In-House Counsel, Interview Stories

House Rules: You’re in the House — Now, Stay There…

(Note: the scenarios depicted herein may be vastly different from what you experience(d). They are based on my opinion alone, and fact patterns may differ drastically. The process that I advise is based on an amalgam of numerous colleagues’ experiences.)

There is nothing like the feeling of a strange voice on the phone telling you that they’d like to speak with you about a job for which you’ve applied. There is a rush that comes with finally receiving a response, a euphoric “you like me, you really, really like me…” Okay, so that’s a bit over the top, but after slogging through job hunt Hell for months with no response but the rare (these days) ding letter, it’s certainly a nice change to have someone want to speak with you.

So, after that initial shock wears off, get to the getting. Not only do you want this job, the person on the other end of the phone wants to hire you. Nobody enjoys seeing candidate after candidate — time is money, and unlike law firms where interviews can entail lavish lunches or dinners, in-house interviews are vastly different….

First, you are likely to be vetted by a recruiter hired by the company, or HR representative. This first interview is to see if you can walk and chew gum simultaneously. There will be rubrics for you to meet, but you will have no idea what they are. Answer as honestly as you can at this point — and all through the process, for that matter. Try and tell folks what you think they want to hear, and you’re going to be found out at some point in the process.

Be yourself. You have enough interview experience by now to be able to answer questions such as why you want to work for the company, what you’ve been doing in your other life, and so on. It goes without saying that you have read every piece of material about the company that you can get your hands on. Annual reports, media stories, even social media sites in favor of, and in opposition to, the company are good fodder.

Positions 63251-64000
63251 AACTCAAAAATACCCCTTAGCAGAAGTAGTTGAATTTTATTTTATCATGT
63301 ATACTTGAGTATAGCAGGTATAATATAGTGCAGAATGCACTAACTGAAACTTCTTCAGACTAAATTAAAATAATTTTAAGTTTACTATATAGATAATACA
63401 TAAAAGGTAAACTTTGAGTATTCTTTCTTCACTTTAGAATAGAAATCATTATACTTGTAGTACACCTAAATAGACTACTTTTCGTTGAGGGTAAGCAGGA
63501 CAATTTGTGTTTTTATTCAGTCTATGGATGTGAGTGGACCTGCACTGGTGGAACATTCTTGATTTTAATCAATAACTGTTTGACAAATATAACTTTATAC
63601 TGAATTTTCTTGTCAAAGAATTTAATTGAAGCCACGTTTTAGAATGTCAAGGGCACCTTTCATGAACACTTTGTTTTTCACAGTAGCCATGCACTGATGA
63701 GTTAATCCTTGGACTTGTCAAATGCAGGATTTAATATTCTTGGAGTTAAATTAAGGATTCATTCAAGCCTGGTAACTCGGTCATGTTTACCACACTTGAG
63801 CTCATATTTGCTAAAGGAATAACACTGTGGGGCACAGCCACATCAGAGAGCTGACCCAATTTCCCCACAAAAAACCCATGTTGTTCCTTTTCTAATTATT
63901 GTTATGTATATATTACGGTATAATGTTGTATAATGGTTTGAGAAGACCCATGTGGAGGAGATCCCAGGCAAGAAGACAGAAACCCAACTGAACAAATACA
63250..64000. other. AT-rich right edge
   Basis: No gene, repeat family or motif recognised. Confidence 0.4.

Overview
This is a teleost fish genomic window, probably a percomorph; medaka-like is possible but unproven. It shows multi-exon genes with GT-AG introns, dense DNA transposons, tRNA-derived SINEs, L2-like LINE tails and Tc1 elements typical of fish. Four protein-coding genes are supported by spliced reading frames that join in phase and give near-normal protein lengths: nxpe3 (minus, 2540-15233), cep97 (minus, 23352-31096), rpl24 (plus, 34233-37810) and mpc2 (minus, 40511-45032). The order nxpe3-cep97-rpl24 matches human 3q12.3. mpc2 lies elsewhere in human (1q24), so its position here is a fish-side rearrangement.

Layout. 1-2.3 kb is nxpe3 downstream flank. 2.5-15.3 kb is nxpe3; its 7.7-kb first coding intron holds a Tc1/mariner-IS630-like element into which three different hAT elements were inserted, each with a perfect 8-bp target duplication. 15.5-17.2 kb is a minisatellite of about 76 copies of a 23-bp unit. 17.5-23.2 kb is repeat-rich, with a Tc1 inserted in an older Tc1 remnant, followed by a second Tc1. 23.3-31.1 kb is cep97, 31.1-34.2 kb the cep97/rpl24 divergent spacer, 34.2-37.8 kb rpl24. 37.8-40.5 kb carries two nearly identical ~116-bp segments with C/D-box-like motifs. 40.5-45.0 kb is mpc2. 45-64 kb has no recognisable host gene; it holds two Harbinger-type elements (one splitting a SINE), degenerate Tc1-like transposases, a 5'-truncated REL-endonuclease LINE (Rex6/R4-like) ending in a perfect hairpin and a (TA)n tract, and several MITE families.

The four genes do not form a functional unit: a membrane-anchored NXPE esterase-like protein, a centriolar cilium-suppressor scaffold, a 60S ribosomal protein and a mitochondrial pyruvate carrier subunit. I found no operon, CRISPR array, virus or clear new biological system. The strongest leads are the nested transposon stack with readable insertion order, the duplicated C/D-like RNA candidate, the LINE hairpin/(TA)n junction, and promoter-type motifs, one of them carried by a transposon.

This is not the time to be taking a job just because it’s a job. Legal market be damned, you don’t want to get into this process just to pay rent. You will end up miserable, and you won’t be around the company long. Few things stick in the craw of the person responsible for hiring you in-house like making a mistake in giving you a chance. Not only does it end badly for you, but the hiring person looks bad internally — politics are amplified in-house. Not only are the lawyers a cost center, they can also be viewed as “stoppers” on the path to successful deals.

So, you’ve succeeded in passing the first level. Congratulations, now you need to double back on your homework. You must gain a level of understanding of the company, and specifically the job applied for, to be able to fluently speak to any number of attorneys, business folks, and ultimately the GC, who may or may not be an officer of the company, about why you are the right person for the job. Unlike firm interviews, it is highly appropriate to ask any number of questions about the job. Not the company, but the job itself. This will show that you are trying to comprehend to a fine point what is required and necessary to help the team succeed. Showing a determination to learn what has worked, and what has not worked in the past, can readily express your desire to fit into the culture, and the department.